nytheatre.com review by Kimberly Wadsworth
April 13, 2007
Jerusalem Syndrome, according to the program notes for Lear deBessonet's thought-provoking work transFigures, is a rare type of religious mania unique to visitors to Jerusalem or the Holy Land. Those affected may not even come from a deeply religious background, but for some reason, after a couple days touring Jerusalem, they start feeling anxious or agitated, they tell their traveling companions they want to explore the city alone, and may start obsessively taking baths or showers to "purify" themselves—and if left unchecked, they may end up making a robe out of the hotel linens and setting off on a pilgrimage to sites such as the Western Wall or the Dome of the Rock to sing hymns or preach sermons to other befuddled visitors. Within a couple weeks, their zealotry fades and sufferers revert completely back to normal.
In transFigures, deBessonet uses the syndrome as a springboard for exploring the theme of religious zealotry in general. Using dance and movement as well as dramatization, the play introduces us to a collection of characters—including an upper-class couple visiting Jerusalem on a package tour, a psychologist who theorizes a neurological basis for "out of body" experiences [this is based on a field called neurotheology], a fundamentalist Christian secretary who writes letters of support to an imprisoned abortion clinic bomber, and a young man whose religious fervor is so deep that he spends hours trying to decide which shoe God wants him to put on first. In lesser hands this could have been a huge mess, but deBessonet expertly weaves all the disparate threads together, producing a work that raises questions and inspires contemplation about the nature of faith itself, and the fine line between deep belief and dangerous obsession.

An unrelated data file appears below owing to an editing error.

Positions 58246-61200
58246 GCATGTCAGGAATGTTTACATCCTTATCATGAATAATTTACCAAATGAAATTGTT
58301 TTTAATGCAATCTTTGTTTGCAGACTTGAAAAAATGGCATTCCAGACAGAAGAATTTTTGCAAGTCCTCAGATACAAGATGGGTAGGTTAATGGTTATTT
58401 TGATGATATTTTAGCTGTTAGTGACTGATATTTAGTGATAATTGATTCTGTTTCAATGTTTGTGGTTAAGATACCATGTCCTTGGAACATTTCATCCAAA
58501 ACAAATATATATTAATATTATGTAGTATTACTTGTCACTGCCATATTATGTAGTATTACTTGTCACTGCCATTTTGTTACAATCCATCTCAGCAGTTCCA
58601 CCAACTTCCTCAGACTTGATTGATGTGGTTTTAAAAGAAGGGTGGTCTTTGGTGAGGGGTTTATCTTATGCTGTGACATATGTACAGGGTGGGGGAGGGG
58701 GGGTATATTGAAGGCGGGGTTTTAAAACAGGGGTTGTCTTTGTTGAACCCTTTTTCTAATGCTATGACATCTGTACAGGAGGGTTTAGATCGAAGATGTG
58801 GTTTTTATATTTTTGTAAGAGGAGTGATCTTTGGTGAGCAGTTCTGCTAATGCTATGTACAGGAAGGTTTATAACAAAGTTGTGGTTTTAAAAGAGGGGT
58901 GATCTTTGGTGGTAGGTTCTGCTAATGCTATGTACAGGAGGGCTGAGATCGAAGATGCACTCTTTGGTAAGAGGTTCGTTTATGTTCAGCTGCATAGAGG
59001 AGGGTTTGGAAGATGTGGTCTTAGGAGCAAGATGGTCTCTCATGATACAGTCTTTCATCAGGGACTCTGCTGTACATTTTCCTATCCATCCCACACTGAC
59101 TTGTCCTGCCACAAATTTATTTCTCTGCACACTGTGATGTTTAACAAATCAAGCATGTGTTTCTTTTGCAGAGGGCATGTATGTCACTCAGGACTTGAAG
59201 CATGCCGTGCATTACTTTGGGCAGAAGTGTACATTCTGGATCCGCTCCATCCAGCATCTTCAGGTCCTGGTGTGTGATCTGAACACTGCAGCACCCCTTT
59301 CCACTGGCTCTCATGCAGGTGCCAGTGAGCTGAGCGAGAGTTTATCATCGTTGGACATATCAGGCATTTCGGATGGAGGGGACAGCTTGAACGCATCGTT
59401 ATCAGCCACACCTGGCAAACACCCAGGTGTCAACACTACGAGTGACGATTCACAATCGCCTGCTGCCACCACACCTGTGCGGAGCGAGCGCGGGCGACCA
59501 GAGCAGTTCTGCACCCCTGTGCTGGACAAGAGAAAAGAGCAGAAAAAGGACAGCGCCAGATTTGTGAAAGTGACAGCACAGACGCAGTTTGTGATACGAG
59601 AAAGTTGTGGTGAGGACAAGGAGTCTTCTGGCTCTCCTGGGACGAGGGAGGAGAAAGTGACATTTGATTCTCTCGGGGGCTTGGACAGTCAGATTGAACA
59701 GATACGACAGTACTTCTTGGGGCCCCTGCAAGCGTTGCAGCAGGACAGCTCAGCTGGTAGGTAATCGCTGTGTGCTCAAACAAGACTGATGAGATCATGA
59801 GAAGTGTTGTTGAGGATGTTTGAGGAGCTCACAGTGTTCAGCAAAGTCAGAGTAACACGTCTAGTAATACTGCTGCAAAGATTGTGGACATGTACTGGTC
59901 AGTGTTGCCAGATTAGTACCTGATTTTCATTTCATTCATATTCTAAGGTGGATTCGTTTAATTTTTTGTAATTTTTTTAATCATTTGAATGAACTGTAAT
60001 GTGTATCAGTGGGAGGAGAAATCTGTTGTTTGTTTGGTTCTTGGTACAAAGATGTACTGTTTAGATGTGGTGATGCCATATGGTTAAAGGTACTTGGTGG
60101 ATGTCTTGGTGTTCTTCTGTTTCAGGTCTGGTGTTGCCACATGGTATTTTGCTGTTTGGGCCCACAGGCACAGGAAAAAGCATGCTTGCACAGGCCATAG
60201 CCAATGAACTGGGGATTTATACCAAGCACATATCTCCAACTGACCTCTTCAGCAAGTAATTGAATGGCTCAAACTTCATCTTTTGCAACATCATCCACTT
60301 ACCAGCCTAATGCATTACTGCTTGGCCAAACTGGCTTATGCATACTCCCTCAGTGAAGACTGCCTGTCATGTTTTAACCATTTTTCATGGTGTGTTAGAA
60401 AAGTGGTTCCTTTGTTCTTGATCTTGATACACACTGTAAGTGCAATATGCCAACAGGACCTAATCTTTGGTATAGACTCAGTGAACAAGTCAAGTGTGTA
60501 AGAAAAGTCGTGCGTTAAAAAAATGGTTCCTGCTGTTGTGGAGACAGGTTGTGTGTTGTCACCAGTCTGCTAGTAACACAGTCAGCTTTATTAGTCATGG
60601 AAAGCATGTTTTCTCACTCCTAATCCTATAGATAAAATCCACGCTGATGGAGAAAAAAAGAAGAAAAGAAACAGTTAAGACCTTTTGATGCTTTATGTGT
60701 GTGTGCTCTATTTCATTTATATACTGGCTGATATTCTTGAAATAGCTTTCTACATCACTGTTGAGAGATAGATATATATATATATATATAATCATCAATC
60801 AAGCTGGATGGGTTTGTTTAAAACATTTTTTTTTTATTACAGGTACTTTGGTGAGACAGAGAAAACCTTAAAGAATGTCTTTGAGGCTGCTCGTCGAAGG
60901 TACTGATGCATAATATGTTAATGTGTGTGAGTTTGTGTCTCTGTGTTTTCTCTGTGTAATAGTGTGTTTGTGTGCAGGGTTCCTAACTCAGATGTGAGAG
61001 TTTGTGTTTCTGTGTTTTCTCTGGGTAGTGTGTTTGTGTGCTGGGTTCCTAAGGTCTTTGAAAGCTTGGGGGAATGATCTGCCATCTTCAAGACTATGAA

One of the most striking sequences isn't even about Jerusalem Syndrome. Towards the middle of the play, Juliana Francis takes on the role of Joan of Arc, addressing the audience in a monologue drawn from the actual Joan of Arc's trial transcripts. Her story is contrasted with that of John Salvi (T. Ryder Smith, in a chilling performance), a pro-life activist who was convicted of two counts of murder in 1994 after a shooting rampage at two Massachusetts abortion clinics. The sequence jumps back and forth between Joan and Salvi's stories—with dialogue taken from Joan's actual inquisition, and from a transcript of Salvi's actual mental competence evaluation. We are drawn into realizing just how much these two had in common—both believed they were being directed by God's word, both may have committed murder in God's name, both believed that they were otherwise completely sane, both were nevertheless convicted—which leads to the question of why one of these people is regarded as a monster, and the other as a saint.
All the elements of the production are designed to flow from one sequence to the next—Jenny Sawyers's set is a series of simple furniture and screens that the cast continually disassembles and reassembles to become everything from an office cubicle to an airline terminal to shields carried by Joan of Arc's soldiers. Andrea Haenggi's choreography allows the cast to seamlessly shift from being commuters on a subway to characters in a religious vision. deBessonet's staging also puts the cast out into the house at several points, even bringing characters onstage from the back of the theater; it's easy to be swept away by the play, as it is with a religious experience.
The play raises many questions: Is religious mania a neurological disease? Does a lack of religious fervor and mysticism deprive someone of a certain kind of vitality and passion? Would a benevolent Deity require followers to commit acts that put them in harm's way? Wisely, though, the play answers none, leaving the audience to—dare I say—meditate upon the answers themselves.